This feature (for now in the custody of sarah.of.a.lesser.god) is our way of sharing those book titles, both fiction and nonfiction, that have been standouts in recent reading, and hopefully getting some from our readers in return. The focus is primarily, but not necessarily exclusively, on books concerning women and feminism, and/or written by female authors.
My Pick: Blood and Roses: One Family’s Struggle and Triumph During the Tumultuous Wars of the Roses by Helen Castor. As always I am an incurable history geek, and this book definitely helped keep my sanity on a disastrous family vacation this month. The book is remarkable in part because of the documentary evidence it is based on: a chest containing hundreds of handwritten letters concerning the Paston family, over three generations, that have been preserved for over half a century. The family worked its way up from villein status to reach the upper echelons of society as time progressed. A large portion of the letters were dictated by one of the family’s matriarchs, as she was not literate, and they’re a terrific window into the concerns of women in that society — managing and defending the home while the husbands and sons were off at war (including literally holding down the fort during a siege by family enemies), guaranteeing foodstocks, handling tenant grievances, and securing marriages for the next generation.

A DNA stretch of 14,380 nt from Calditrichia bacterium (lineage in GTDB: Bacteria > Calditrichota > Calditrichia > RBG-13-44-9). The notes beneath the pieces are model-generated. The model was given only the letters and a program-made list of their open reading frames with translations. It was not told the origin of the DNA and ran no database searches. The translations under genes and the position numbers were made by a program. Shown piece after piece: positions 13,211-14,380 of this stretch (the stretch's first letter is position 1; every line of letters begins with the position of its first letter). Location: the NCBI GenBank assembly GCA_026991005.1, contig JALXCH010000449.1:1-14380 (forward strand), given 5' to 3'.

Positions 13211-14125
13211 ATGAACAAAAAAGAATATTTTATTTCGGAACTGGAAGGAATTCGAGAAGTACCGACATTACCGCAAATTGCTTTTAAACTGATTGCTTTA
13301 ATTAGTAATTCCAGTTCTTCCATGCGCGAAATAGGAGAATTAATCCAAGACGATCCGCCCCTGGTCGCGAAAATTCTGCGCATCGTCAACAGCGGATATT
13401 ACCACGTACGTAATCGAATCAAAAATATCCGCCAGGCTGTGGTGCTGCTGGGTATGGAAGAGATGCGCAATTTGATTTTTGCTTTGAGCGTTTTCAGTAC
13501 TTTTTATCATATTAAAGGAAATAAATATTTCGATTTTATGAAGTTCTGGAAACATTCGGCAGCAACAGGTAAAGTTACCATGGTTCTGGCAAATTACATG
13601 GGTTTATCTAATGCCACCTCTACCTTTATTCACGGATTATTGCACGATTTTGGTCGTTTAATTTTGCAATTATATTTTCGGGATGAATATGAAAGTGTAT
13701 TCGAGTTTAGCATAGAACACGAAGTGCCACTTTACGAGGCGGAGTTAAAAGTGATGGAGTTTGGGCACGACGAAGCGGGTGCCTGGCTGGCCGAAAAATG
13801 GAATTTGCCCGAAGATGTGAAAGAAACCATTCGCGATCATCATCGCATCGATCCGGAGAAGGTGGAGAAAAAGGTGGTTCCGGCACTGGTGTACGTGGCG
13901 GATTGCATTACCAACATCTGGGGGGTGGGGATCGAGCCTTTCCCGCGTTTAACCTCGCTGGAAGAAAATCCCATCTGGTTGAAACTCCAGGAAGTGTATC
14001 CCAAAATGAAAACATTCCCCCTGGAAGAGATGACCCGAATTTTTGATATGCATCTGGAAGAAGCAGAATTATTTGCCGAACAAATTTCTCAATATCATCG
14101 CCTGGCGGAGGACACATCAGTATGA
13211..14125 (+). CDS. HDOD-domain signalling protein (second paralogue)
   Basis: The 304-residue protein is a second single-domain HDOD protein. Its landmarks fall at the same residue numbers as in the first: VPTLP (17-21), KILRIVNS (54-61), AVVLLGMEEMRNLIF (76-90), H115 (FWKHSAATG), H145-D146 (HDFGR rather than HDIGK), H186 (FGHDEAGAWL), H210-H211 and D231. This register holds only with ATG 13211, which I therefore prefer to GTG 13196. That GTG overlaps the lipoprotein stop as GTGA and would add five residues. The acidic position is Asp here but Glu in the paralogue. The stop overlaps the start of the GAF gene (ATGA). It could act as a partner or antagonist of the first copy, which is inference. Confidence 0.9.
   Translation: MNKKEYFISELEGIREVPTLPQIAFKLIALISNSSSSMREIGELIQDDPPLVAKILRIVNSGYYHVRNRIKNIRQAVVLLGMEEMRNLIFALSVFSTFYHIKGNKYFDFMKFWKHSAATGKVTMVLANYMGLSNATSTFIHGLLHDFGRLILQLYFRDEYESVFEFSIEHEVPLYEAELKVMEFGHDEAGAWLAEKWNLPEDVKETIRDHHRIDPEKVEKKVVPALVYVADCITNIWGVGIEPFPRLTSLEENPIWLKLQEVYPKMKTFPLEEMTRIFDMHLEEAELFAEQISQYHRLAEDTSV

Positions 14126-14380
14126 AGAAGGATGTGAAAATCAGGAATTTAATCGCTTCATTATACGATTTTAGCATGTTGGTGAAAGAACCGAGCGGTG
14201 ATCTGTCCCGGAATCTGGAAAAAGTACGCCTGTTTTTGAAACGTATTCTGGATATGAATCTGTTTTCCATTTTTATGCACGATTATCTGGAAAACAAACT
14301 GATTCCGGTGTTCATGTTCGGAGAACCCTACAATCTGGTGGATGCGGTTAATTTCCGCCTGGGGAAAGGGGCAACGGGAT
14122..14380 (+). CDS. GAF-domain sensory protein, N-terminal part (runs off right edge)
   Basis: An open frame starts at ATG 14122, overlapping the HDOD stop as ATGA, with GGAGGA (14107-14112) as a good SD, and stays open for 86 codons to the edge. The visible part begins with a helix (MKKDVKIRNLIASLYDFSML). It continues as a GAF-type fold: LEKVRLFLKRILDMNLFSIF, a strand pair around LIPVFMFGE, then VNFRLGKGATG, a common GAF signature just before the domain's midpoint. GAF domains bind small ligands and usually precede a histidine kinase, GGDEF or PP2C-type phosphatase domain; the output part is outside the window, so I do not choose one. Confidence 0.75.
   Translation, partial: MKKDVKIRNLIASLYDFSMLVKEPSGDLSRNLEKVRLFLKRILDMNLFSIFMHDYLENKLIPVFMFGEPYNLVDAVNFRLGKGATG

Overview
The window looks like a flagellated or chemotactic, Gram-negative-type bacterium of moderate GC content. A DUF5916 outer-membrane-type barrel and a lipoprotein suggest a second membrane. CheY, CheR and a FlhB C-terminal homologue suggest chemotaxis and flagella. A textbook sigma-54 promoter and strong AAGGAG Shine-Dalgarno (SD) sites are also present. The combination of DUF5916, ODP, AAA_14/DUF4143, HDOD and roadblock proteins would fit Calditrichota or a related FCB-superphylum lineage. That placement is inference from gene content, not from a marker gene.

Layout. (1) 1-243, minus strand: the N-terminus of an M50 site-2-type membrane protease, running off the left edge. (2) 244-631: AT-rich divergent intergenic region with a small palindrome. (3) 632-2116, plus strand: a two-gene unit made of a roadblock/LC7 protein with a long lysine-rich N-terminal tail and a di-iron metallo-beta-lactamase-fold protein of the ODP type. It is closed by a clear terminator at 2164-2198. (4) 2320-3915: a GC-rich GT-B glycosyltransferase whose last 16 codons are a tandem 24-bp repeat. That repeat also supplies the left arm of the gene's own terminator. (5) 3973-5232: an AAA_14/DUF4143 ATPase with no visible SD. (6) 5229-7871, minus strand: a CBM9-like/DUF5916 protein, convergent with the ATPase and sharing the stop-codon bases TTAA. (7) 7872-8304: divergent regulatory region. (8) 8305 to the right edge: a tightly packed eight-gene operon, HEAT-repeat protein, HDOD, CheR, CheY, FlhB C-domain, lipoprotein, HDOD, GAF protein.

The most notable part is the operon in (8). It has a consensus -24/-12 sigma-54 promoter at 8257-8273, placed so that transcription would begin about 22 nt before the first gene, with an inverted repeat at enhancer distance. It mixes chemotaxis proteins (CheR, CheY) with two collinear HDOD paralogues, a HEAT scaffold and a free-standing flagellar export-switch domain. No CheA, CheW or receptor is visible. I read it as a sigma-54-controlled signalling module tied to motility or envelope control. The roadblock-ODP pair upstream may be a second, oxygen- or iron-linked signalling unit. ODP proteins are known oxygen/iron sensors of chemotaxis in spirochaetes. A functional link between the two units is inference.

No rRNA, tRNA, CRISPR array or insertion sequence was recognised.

That anxiety over marriage matches comes through clearly, even five hundred years later, as one Paston daughter reaches the “advanced” age of twenty-eight before she is betrothed, and she is grateful enough to refer to him to her mother as “my master, my best beloved that you call, and I must needs call him so now, for I find no other cause and as I trust to Jesu never shall, for he is full kind to me.” Another Paston daughter, one generation later, elopes with a household confidant, an arrangement so scandalous that her mother tries to have it dissolved and her brother feels personally affronted by the perceived blight on the family name, calling her “our ungracious sister.”
A bonus for Shakespeare fans: the Paston’s chief benefactor was Sir John Fastolf, later immortalized as Falstaff in King Henry IV. As we perch on the cusp of spring, I’d love to know what books have kept you warm through winter. Share your picks in the comments!